A scientific report published Thursday is warning of looming threats against the system that regulates Atlantic Ocean currents, including a potential collapse due the impacts of human-induced climate change.
The study, published in the Nature Climate Change scientific journal, found that the Atlantic Meridional Overturning Circulation (AMOC), which transports warm salt water from the tropics into the North Atlantic, is at its weakest point in more than 1,000 years.
Niklas Boers, the study’s author, wrote that the “AMOC could be close to a critical transition to its weak circulation mode,” with a potential collapse of the system threatening to bring extremely cold temperatures to Europe and parts of North America, as well as raise sea levels along the U.S. East Coast and cause changes to monsoon patterns.
The report warned that with a warming atmosphere caused by a surge in greenhouse gases, the ocean surface is retaining more heat, potentially disrupting the AMOC, which serves as a primary component regulating the Northern Hemisphere’s climate.
Boers, a researcher at the Potsdam Institute for Climate Impact Research in Germany, said, “The loss of dynamical stability would imply that the AMOC has approached its critical threshold, beyond which a substantial and in practice likely irreversible transition to the weak mode could occur.”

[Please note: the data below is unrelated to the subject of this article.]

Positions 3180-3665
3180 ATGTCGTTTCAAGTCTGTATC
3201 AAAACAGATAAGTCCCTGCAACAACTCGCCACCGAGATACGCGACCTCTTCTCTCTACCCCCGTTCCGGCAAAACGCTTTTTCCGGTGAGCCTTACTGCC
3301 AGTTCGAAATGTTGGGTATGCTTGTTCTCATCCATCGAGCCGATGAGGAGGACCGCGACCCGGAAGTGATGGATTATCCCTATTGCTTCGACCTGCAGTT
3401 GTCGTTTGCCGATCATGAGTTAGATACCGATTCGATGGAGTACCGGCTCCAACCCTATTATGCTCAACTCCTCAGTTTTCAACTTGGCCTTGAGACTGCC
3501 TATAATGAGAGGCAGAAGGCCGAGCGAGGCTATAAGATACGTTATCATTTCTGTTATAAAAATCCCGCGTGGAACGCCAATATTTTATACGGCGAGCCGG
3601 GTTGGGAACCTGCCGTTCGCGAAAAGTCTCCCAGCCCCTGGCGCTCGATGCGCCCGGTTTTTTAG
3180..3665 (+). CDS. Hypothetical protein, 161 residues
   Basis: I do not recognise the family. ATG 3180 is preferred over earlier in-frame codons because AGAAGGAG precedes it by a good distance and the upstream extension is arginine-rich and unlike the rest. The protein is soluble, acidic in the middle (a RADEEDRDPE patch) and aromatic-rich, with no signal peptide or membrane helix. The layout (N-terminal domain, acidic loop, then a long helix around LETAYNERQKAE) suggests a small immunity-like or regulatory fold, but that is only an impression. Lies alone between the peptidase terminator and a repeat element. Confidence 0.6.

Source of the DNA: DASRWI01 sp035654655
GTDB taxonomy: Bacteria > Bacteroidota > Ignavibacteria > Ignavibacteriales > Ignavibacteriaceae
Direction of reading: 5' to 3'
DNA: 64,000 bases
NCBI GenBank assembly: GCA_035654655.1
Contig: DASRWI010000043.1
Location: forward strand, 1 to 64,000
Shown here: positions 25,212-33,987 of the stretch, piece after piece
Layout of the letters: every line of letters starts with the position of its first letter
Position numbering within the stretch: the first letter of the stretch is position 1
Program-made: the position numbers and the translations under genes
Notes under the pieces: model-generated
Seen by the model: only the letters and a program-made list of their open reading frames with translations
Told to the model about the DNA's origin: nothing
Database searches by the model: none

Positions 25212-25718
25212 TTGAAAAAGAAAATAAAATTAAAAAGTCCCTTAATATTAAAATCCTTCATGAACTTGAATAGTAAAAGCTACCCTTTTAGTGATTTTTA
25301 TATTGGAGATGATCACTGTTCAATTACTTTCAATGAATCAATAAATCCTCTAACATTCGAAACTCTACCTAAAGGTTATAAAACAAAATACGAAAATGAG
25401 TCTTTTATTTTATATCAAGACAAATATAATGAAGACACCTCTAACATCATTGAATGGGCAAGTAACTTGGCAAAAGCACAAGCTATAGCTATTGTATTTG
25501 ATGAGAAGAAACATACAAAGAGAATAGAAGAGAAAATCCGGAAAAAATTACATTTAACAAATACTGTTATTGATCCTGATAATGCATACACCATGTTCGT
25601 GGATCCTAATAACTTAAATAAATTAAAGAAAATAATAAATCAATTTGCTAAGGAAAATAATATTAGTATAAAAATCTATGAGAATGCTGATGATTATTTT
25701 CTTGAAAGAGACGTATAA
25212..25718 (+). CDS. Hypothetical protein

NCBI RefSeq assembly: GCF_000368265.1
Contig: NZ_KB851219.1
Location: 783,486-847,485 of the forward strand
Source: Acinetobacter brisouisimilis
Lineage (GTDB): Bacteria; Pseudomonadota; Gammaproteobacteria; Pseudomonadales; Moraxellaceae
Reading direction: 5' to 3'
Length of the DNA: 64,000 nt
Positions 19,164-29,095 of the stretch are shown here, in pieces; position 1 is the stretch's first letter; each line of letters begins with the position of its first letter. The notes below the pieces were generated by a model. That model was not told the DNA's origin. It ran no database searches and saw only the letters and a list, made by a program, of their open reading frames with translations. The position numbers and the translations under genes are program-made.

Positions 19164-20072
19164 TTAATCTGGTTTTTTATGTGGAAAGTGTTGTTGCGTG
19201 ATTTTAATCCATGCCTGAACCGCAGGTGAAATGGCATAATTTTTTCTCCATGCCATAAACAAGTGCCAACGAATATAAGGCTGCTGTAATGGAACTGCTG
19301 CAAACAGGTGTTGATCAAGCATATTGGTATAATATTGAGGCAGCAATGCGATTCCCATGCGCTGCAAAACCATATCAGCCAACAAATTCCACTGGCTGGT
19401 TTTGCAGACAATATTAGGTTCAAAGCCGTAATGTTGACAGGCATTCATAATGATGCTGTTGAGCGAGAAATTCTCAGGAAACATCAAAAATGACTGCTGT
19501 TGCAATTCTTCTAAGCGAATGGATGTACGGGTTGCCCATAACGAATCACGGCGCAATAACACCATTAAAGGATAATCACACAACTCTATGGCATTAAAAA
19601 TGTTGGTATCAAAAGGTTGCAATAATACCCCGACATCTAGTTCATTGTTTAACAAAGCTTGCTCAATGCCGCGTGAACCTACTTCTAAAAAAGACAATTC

“The findings support the assessment that the AMOC decline is not just a fluctuation or a linear response to increasing temperatures but likely means the approaching of a critical threshold beyond which the circulation system could collapse," Boers added.
The study comes as the latest in a series of warnings that the AMOC is slowing down, though the Thursday report draws on more than a century of data on ocean temperature and salinity to show just how significant the changes are.
While scientists have not reached a firm consensus on when a potential collapse of the AMOC could occur, climate scientists Richard Wood and Laura Jackson wrote in a February 2020 article that it is unlikely to happen this century.
“Comprehensive climate models generally do not project a complete shutdown of the AMOC in the 21st century, but recently models have been run further into the future,” they wrote. “Under scenarios of continued high greenhouse gas concentrations, a number of models project an effective AMOC shutdown by 2300.”